More support services* are listed below:
Lifeline Australia 13 11 14
A crisis support service offering short term support at any time for people who are having difficulty coping or staying safe.
Beyond Blue 1300 224 636
Mental health information and support for all Australians. Support includes phone, online chat, email and forum.
MensLine Australia 1300 789 978
As well as free phone counselling, you can access free online chat and video counselling.
Kids Helpline 1800 551 800
A free, private and confidential 24/7 phone and online counselling service for young people aged 5 to 25 years.
Eheadspace 1800 650 890
Online and telephone support and counselling for 12 - 25 year olds, their families and friends.
Photo by Kat Jayne from Pexela
Coronaviruses are a large group of viruses that cause the common cold, and more seriously illnesses such as Middle East Respiratory Syndrome (MERS) and Severe Acute Respiratory Syndrome (SARS).
The novel coronavirus (COVID-19) is a new strain in humans, which researchers believe may have been passed to humans by exposure to bats or pangolins, following genomic sequencing.
On 20 January 2020, Chinese authorities confirmed the novel coronavirus was spreading person-to-person. The first case in Australia was confirmed on 23 January 2020,
You can find more, including how to reduce your risk of exposure, who should get tested and what to do you if you feel unwell on the Department of Health website, the Victorian Department of Health & Human Services website or you can ring the
24/7 National Coronavirus Helpline on
1800 020 080.
For advice on who should self-isolate and how, see here.
For up-to-date travel advice, see here.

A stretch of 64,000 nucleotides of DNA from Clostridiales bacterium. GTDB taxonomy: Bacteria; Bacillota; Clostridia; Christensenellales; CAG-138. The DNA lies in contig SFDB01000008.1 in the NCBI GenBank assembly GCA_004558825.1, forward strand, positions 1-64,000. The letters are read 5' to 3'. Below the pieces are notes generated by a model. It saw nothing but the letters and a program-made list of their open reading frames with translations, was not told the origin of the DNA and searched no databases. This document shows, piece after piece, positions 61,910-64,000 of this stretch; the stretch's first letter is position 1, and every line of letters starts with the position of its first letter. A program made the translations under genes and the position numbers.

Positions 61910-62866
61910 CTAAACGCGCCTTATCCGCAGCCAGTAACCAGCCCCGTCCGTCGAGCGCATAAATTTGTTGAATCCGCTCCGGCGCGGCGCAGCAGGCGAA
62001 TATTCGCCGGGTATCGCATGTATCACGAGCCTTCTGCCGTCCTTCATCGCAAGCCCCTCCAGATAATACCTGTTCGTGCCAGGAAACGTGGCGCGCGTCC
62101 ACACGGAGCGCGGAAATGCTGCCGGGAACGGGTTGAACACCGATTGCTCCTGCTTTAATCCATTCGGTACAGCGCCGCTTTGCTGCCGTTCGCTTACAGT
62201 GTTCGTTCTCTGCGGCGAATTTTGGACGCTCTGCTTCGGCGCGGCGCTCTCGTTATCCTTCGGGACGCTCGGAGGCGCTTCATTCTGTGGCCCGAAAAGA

Testing is recommended in people who display the following symptoms:
Fever OR chills in the absence of an alternative diagnosis that explains the clinical presentation
Acute respiratory infection that is characterised by runny nose, cough, sore throat, shortness of breath or loss of sense of smell/taste.
The Australian Department of Health particularly recommends testing for people with symptoms if:
After testing you MUST stay at home until you have a negative COVID result AND your symptoms have cleared.
iF YOU ARE NOT SURE, CLICK BELOW TO USE THE SYMPTOM CHECKER WHICH WILL HELP YOU DECIDE IF YOU NEED TESTING. IT WILL ALSO TAKE YOU TO A LIST OF GP'S WHO ARE SEEING PATIENTS WITH SYMPTOMS.
If you are looking for your nearest Covid-19 testing clinics, here is a list of links from healthdirect:
Image by Peggy und Marco Lachmann-Anke from Pixabay
For daily Covid-19 updates, click here*:
*Links to Department of Health website in new window
United Nations COVID-19 Response@unitednations
You should also get tested if you have headache, muscle aches, stuffy nose, nausea, vomiting or diarrhoea and:
Photo created by freepik - www.freepik.com
The COVIDSafe app is completely voluntary, and is designed to help manual contact tracing (identifying those who have been in close contact with a positive case). You can read more about it and download the app here.
Image from Australian Government Department of Health website